What’s in a name?

| Vincenzo Randazzo | May 17, 2017 | 1 Comment

You know the feeling: You are being greeted by a lot of familiar people, they all know your name and you’ve forgotten theirs.

It’s the worst.

This happened to me recently: I walked into a venue to see my friend perform in her band, and I hear, “Hi Enzo!” I turn and I see a familiar face, but I cannot put a name to it.

It seems that when Minnesotans forget someone’s name, they are much more likely to pretend they know and just say, “Hey … you!” or something. But I, being from Michigan, tend to gamble: “Hey — Dan?” I said.

“Nope” he replied.


No, he said, now looking a little offended.

“I am sorry. Remind me of your name,” I said.

“Think ‘archangel,’” he said.

“Mike! Of course, Mike. I remember now.”

Thank God he didn’t tease me and say, “No, my name is Gabriel,” because I honestly didn’t actually remember — his hint made it obvious.

I then sat down with Mike, who proceeded to name everyone around me and tell me about them. I’d met him just a couple of times, and not only did he know my name — first and last — he could recall my work and the last conversation we had.

Mike struck me as being full of love and interested in others. I don’t know for sure, but he also struck me as a man who prays. I asked him how is it that he’s so good at memorizing names. He said to me simply, “I care about the people I meet.” I was embarrassed because I knew my forgetfulness wasn’t because I lack a God-given gift, it was because of my lack of love.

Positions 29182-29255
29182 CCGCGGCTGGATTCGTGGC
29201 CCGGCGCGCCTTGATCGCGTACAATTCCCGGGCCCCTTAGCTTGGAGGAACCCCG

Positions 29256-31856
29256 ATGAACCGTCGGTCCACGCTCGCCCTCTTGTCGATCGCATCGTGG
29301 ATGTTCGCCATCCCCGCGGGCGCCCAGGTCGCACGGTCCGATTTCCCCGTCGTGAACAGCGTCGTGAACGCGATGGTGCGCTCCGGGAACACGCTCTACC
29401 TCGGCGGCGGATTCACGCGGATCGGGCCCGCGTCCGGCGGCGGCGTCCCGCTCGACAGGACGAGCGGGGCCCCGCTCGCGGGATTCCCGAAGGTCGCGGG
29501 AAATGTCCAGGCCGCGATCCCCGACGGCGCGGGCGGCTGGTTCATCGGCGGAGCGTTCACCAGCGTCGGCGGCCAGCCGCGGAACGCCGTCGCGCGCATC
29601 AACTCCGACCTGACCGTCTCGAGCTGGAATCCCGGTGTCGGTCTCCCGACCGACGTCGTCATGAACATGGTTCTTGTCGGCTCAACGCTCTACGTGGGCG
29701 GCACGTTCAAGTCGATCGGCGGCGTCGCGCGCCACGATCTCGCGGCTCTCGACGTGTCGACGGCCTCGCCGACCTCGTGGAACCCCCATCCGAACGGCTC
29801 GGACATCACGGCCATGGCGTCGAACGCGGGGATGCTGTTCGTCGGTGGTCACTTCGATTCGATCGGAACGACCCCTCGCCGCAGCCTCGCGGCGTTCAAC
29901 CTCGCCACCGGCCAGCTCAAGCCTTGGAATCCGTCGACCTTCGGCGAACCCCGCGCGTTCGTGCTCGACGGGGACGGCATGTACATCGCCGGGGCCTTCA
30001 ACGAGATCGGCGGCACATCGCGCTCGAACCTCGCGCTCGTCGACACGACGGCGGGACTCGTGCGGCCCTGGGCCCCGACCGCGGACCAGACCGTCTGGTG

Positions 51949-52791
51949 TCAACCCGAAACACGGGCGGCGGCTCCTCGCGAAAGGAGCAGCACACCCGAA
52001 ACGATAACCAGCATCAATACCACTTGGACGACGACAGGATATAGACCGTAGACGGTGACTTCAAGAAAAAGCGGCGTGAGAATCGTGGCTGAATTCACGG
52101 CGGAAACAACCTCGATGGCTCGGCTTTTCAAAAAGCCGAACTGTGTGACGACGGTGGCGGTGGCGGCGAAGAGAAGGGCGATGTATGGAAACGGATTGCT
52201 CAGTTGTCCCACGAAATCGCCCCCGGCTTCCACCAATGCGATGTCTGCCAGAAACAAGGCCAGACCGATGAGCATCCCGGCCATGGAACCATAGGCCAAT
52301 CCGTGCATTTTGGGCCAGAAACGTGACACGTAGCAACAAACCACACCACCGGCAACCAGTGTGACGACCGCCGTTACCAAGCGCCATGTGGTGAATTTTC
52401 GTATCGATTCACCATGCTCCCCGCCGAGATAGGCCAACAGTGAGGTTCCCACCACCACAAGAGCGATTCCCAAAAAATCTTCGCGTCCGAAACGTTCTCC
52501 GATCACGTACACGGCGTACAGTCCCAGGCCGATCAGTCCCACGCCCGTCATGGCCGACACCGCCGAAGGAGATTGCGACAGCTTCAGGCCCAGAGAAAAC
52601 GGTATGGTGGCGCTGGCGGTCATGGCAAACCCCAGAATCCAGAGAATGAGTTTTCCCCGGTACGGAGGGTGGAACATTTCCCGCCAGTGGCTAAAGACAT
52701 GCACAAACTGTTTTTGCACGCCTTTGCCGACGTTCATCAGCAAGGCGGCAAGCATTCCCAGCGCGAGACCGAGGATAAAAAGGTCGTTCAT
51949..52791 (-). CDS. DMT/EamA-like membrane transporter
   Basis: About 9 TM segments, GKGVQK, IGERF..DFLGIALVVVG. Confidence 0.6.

Later in the week, I heard a homily where the priest emphasized memorizing people’s names as an act of love. That priest, whom I know personally, is probably the best name-memorizer I’ve ever met. But he didn’t speak of memorizing names as an end, he spoke of it as a means to better love our neighbor.

I began thinking about Mike and all the people in my life who seem to have this skill. It occurred to me that many of the people I know who are “good at names” are priests, and so I wondered if there is a correlation. Priests care about and pray for people — it’s their job — and people who care about you and pray for you are people who know your name.

Archbishop Bernard Hebda, himself very good at memorizing names, asked the men at the Archdiocesan Men’s Conference in March to make a daily examination of conscience. Prior to his words I thought of the examination as merely going through the Ten Commandments — which is a good examination — but the archbishop raised the bar: “In your examination each day, do not just look at where you were sinful, but look for where God was present in your day and how you responded both positively and negatively.”

This, he said, would enable us to become men of contemplation and men of action, and men who better love others. I’ve since realized that must be how Archbishop Hebda memorizes names: He thinks and prays for the people he encountered in his nightly examination.

I have tried to do the examination in this way every night. It’s a hard discipline to keep. But when I do it, I look at how God has blessed me during the day and the blessings inevitably involve people. It requires me to put names to faces, which requires me to care for them and to pray for them.

In this way, memorizing names is no longer the end goal, but a secondary means for what ought to be the main goal: to better love our neighbor. If we men are going to grow in love for others, we ought to take to heart Archbishop Hebda’s challenge to examine our conscience every night.

Randazzo is an evangelization manager in the Office of Evangelization and Catechesis of the Archdiocese of St. Paul and Minneapolis, and director of development at St. Stephen in Minneapolis.

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Category: Catholic Watchmen